Why IT Managers Need an Information Foundation
Business continuity’s responsibilities involve a tremendous amount of data collection and analysis. This includes information from business impact assessments, configuration management databases, application impact analyses, technical impact analyses, and other sources. Everything centers around business processes.
That brings us to the crucial point: every department has business processes, and many of these business processes and required support of these processes cross departmental siloes. For example, if IT updates an application, it can have a direct impact on finance. If vendor management chooses not to renew a contract, it can have ramifications from production to pricing to sales.
Frequently, the existence of siloes means that such connections and interdependencies are not recognized – to the detriment of the business. But, by creating an information foundation and sharing its data across siloes, business continuity can help diverse business functions work together to optimize organizational resiliency and efficiency.
The information foundation can be defined as a single source of truth about business data and business processes that can be shared and accessed across departments and disciplines to improve not only recovery and continuity, but overall organizational resiliency and efficiency. With this as the definition, it is readily apparent that the right software is key to creating, maintaining, and leveraging the information foundation. In a typical organization, IT is tasked with:
Providing a redundant, hardened processing environment
Protecting systems and data from unauthorized access
Ensuring that data and applications are available to meet business process requirements in production
Managing current capacity
Planning for future capacity
Providing for the recovery of systems and applications that support critical business processes in response to a major incident
These priorities may be applied to on-premise environments owned by the business, or toward managing a relationship with an external IT provider or cloud service. The question then becomes, what data does business continuity already have in the information foundation that could support IT with these priorities?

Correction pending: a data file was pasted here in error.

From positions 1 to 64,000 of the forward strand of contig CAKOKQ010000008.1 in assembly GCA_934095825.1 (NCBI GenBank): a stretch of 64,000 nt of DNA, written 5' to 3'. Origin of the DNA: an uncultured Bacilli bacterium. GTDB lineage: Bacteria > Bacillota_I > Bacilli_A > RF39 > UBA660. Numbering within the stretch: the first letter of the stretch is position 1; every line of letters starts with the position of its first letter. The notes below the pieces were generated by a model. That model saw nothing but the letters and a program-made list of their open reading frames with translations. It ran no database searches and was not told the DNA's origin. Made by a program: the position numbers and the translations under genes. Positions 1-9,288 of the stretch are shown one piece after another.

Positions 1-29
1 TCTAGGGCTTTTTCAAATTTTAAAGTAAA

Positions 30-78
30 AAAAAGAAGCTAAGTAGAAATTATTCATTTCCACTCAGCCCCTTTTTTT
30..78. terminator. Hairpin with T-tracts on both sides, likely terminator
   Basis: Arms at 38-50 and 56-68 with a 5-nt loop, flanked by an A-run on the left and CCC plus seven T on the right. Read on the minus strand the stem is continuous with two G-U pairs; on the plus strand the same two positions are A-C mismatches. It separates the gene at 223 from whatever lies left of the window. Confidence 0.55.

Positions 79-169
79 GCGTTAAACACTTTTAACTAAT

One place where the information foundation can be of assistance is when there is an IT storage upgrade. Take the case where an older storage frame needs to be replaced. Using the shared information foundation, the IT storage team may discover the storage frame is connected to a Linux server and the server supports a critical revenue generating business process. Therefore, the IT storage team will need to work with the Linux team to insure error free operation after the upgrade and work with the process owning business unit to investigate how an upgrade could potentially impact the revenue process should problems be encountered. Representatives from the business unit could also be engaged to validate successful process operation following the upgrade. By collaborating with these other business units, IT can make plans to upgrade the storage in a way that will not generate a negative impact on enterprise operations.
This example shows how, through the information foundation, data concerning process criticality, impacted audiences, teams and contact information, applications used, affected locations, and more are all available to IT to increase production process efficiency and reduce potential undesired ramifications, thereby increasing organizational resiliency.
Learn how to establish your information foundation.